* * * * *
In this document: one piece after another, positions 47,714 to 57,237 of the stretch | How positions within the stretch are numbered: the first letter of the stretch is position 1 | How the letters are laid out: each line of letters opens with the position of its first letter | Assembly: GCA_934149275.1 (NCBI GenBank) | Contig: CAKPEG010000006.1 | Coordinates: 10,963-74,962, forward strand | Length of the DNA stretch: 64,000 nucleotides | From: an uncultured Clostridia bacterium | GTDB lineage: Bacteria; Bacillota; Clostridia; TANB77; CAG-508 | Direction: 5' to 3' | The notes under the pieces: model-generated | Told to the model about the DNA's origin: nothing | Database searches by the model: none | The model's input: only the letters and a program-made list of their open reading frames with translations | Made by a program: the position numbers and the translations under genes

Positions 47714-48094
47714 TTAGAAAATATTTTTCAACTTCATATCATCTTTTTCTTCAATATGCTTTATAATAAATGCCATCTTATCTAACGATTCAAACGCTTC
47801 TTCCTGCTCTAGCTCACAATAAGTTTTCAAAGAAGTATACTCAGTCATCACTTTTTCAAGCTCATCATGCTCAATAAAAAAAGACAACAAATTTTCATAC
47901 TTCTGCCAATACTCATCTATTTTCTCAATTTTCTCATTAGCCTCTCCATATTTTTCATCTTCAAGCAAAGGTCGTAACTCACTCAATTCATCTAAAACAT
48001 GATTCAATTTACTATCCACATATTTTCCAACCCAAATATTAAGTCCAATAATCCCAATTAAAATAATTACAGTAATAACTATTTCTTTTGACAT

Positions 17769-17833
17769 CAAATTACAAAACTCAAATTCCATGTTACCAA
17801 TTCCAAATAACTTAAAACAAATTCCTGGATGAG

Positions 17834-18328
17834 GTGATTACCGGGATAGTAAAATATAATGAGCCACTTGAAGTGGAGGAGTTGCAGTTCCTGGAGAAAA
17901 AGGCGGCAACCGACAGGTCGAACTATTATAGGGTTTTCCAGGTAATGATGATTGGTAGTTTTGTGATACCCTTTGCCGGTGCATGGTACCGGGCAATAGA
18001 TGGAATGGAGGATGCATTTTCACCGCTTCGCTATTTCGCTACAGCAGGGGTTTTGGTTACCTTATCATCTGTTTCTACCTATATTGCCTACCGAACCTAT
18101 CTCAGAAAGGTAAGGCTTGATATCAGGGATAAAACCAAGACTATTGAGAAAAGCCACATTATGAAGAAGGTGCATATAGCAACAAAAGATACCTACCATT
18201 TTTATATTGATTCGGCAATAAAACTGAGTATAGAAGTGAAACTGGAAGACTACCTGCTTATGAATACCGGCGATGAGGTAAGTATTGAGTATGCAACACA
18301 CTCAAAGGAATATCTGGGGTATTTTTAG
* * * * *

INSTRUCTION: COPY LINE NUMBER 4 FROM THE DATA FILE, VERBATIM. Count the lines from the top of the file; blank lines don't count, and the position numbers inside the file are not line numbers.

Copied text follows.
47801 TTCCTGCTCTAGCTCACAATAAGTTTTCAAAGAAGTATACTCAGTCATCACTTTTTCAAGCTCATCATGCTCAATAAAAAAAGACAACAAATTTTCATAC